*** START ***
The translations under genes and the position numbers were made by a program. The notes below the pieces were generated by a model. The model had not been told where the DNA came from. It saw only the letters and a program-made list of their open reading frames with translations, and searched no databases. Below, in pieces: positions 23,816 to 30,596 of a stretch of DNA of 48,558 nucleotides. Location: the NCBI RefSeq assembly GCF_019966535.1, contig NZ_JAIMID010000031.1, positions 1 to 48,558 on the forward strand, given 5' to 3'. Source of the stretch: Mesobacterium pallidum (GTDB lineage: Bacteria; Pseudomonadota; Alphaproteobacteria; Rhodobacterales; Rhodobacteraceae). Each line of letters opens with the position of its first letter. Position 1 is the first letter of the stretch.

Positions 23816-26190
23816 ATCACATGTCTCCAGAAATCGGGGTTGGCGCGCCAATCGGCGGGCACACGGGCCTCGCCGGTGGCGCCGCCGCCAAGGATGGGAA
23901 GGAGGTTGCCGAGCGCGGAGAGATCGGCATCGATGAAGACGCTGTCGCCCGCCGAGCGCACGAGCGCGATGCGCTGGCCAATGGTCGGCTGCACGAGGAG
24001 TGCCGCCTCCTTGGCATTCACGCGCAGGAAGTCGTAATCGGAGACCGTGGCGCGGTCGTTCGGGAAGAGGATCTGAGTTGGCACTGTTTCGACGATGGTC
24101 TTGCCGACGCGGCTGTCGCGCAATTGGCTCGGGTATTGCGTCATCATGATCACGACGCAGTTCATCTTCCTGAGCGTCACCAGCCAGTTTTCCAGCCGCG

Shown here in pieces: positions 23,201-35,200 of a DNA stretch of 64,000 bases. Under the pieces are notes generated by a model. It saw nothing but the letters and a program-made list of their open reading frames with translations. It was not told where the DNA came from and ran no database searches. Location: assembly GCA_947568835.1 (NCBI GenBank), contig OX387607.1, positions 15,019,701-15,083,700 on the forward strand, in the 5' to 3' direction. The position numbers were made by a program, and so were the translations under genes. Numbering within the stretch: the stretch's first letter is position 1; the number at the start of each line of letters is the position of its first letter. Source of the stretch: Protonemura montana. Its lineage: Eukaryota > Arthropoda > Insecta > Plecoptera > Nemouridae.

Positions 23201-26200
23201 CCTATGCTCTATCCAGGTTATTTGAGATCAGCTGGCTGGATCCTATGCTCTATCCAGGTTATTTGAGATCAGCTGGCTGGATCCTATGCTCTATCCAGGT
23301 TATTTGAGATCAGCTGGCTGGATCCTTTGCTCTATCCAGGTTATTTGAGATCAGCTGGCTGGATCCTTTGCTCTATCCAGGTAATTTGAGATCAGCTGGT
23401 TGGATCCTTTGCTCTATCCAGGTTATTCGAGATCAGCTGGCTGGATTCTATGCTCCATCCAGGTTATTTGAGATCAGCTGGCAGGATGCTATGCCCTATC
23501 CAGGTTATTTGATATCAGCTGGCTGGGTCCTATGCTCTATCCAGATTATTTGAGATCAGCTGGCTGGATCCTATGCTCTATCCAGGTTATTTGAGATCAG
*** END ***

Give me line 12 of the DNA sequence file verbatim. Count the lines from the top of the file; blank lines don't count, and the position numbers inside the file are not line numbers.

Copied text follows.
23501 CAGGTTATTTGATATCAGCTGGCTGGGTCCTATGCTCTATCCAGATTATTTGAGATCAGCTGGCTGGATCCTATGCTCTATCCAGGTTATTTGAGATCAG